Honoring Humanity In Everyday Life | About

A Practice for Facing Uncomfortable Emotions

I’m moments away from hitting publish on a post. It’s vulnerable. It’s raw. It makes me feel exposed… like I’ve got nowhere to hide.

The post is written. The final edits have been made.

My hand hovers over the publish button. One click and it’s gone… sent out to be seen. No taking it back. No hiding.

I hesitate. My stomach starts tensing. Can I really send this out? This is too risky.


“Hello, fear. I see you.”


I’m lost in my work. My fingers dance across the keyboard. Words flow from my mind to the page like a rapidly-racing river.

Everything else fades away. It’s just me and my creation. Just me and what I’m here to do.

Then the door opens. My wife announces lunch time.

In a flash the flow of work disappears… my rhythm broken.

Blood rushes to my head. Why do you have to interrupt me? Don’t you know I’m working?


“Hello, anger. I see you.”


I’m walking the streets of my neighborhood and pass a man who’s homeless.

He kind of stinks. His clothes are ragged from constant use and dull from layer upon layer of stains. His head bows low.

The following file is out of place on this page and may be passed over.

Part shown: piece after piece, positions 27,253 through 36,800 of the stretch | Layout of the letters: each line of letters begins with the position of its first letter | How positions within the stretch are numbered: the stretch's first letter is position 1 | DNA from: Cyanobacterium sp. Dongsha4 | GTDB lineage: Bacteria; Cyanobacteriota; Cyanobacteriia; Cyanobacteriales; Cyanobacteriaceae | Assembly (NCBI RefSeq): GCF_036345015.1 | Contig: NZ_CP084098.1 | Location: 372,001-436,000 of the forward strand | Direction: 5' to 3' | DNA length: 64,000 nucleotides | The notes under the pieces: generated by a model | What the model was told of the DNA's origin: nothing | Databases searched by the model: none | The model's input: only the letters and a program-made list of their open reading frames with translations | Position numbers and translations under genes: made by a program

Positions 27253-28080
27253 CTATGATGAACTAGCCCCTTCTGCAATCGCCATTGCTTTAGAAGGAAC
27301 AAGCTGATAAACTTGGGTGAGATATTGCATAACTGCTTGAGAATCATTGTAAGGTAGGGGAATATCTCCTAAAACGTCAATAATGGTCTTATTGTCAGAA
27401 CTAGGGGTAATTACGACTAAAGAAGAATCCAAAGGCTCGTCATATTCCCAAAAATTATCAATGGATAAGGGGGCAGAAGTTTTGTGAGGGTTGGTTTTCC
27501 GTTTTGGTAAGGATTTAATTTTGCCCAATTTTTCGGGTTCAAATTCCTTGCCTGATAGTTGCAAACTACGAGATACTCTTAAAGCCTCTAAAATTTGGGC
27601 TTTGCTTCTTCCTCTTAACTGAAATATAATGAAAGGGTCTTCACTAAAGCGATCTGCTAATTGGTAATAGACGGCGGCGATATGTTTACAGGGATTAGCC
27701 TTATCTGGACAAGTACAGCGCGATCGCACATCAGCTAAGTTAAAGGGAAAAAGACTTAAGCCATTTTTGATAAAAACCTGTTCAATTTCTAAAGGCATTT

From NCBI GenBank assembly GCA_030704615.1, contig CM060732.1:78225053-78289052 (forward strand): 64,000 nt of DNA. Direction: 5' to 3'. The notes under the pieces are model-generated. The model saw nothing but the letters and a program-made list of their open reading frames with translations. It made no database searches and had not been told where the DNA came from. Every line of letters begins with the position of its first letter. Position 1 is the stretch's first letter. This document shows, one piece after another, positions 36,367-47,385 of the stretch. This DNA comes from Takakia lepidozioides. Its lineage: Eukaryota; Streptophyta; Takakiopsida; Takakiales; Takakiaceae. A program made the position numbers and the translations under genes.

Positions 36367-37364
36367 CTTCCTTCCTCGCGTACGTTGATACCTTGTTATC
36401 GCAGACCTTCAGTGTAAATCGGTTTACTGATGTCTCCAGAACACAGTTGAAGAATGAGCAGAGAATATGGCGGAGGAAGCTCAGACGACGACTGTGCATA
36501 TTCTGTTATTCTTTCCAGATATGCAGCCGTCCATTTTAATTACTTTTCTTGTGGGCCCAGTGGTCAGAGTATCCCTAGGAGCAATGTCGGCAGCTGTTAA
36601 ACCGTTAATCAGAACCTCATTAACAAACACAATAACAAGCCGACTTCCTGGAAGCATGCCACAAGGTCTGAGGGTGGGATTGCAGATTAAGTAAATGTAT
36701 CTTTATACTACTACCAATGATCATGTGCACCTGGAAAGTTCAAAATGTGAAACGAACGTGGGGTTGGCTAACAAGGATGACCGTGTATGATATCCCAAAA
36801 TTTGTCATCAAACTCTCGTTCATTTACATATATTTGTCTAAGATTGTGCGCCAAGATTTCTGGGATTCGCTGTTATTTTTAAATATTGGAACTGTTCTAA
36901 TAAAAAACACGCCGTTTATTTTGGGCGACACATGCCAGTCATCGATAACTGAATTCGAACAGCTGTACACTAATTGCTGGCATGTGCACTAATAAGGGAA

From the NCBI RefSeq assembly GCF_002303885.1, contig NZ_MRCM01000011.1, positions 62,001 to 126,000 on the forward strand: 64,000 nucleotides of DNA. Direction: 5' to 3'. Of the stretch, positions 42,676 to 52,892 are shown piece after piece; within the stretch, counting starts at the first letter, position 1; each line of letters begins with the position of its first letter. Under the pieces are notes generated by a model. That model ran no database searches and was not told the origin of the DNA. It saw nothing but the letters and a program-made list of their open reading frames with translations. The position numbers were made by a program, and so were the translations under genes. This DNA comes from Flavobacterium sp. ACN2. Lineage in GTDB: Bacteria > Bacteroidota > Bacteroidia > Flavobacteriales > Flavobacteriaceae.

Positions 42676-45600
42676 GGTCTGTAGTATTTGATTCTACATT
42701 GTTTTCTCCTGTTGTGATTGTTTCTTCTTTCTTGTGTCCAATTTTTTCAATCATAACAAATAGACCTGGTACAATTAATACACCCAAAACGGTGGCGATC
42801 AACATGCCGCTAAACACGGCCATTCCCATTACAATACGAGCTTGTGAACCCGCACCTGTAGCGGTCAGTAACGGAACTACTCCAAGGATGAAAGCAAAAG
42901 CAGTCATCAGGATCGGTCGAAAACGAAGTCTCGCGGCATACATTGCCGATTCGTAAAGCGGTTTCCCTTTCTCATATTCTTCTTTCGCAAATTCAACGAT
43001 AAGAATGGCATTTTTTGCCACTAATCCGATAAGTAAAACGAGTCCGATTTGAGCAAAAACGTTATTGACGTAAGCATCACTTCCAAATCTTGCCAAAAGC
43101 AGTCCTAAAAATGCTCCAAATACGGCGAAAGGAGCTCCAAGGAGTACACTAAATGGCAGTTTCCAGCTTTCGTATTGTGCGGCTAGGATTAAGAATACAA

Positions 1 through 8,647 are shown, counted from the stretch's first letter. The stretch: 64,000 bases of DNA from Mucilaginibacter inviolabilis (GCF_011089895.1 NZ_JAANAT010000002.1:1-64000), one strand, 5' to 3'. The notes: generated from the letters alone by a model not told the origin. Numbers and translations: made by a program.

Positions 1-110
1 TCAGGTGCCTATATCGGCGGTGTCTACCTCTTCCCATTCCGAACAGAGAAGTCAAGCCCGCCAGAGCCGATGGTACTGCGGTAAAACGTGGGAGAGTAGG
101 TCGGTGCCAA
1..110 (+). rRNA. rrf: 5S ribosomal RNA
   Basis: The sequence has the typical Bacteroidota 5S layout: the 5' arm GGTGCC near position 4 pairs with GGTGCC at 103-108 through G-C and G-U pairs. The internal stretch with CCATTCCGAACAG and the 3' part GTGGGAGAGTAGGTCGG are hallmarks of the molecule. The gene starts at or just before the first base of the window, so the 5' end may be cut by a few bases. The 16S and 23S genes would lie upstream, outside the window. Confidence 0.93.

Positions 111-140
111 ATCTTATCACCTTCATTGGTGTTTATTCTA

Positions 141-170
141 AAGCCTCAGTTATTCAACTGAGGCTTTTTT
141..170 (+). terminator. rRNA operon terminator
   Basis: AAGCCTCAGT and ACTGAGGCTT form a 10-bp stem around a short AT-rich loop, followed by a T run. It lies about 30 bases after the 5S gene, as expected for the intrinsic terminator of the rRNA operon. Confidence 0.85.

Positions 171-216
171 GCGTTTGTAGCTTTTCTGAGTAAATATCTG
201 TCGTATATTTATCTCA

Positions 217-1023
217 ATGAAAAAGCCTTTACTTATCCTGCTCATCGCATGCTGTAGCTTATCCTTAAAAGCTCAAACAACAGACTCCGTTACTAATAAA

As I walk by, I cringe slightly. My nose turns up. What is he doing here? Why doesn’t he ever take a shower?


“Hello, disgust. I see you.”


Every day brings a river of emotions. And many of them are “negative”. We get angry, afraid, disgusted, jealous, anxious, stressed, tired, resentful, and more.

When those emotions arise, they’re often the last thing we want. So we try to push away the fear. We try to pretend we’re not resentful. We try to put on a positive face.

Trouble is… hiding from how we really feel is actually unhelpful.

By pushing these feelings away – even uncomfortable emotions like anger or fear – we deny our own experience of life. We call ourselves liars. We make ourselves “bad” for feeling how we do.

By hiding, we amplify the suffering. We let embed it deep inside of us. We cling to it.

So often, it is our story that negative emotions are “something to be avoided” that causes the most trouble.

But what if we accepted them instead?

What if instead of seeing emotions as bad or negative, we saw them as just a part of life? What if we allowed ourselves to actually feel how we feel?

One practice I’ve found helpful is saying “hello”.

I don’t remember to do it all the time. And with particularly intense emotions, it’s not always enough.

But often, just pausing and saying, “Hello, emotion. I see you,” disarms it’s power. You greet it as a friend… as a part of you. And you let it be as it is… without saying it’s good or bad.

And when you can fully accept it in that way… the emotion tends to flow on, drifting away into the river that is life.

Life goes on.

And you might even learn something from how you feel.

Of course, there’s something else I’ve discovered as I’ve deepened this practice. By accepting the “negative” side of life more fully… you also start embracing the goodness of life more fully as well.

Joy intensifies. Love magnifies. Gratitude washes over you.

You greet all of life.


PS: For more on this, check out the book Radical Acceptance by Tara Brach.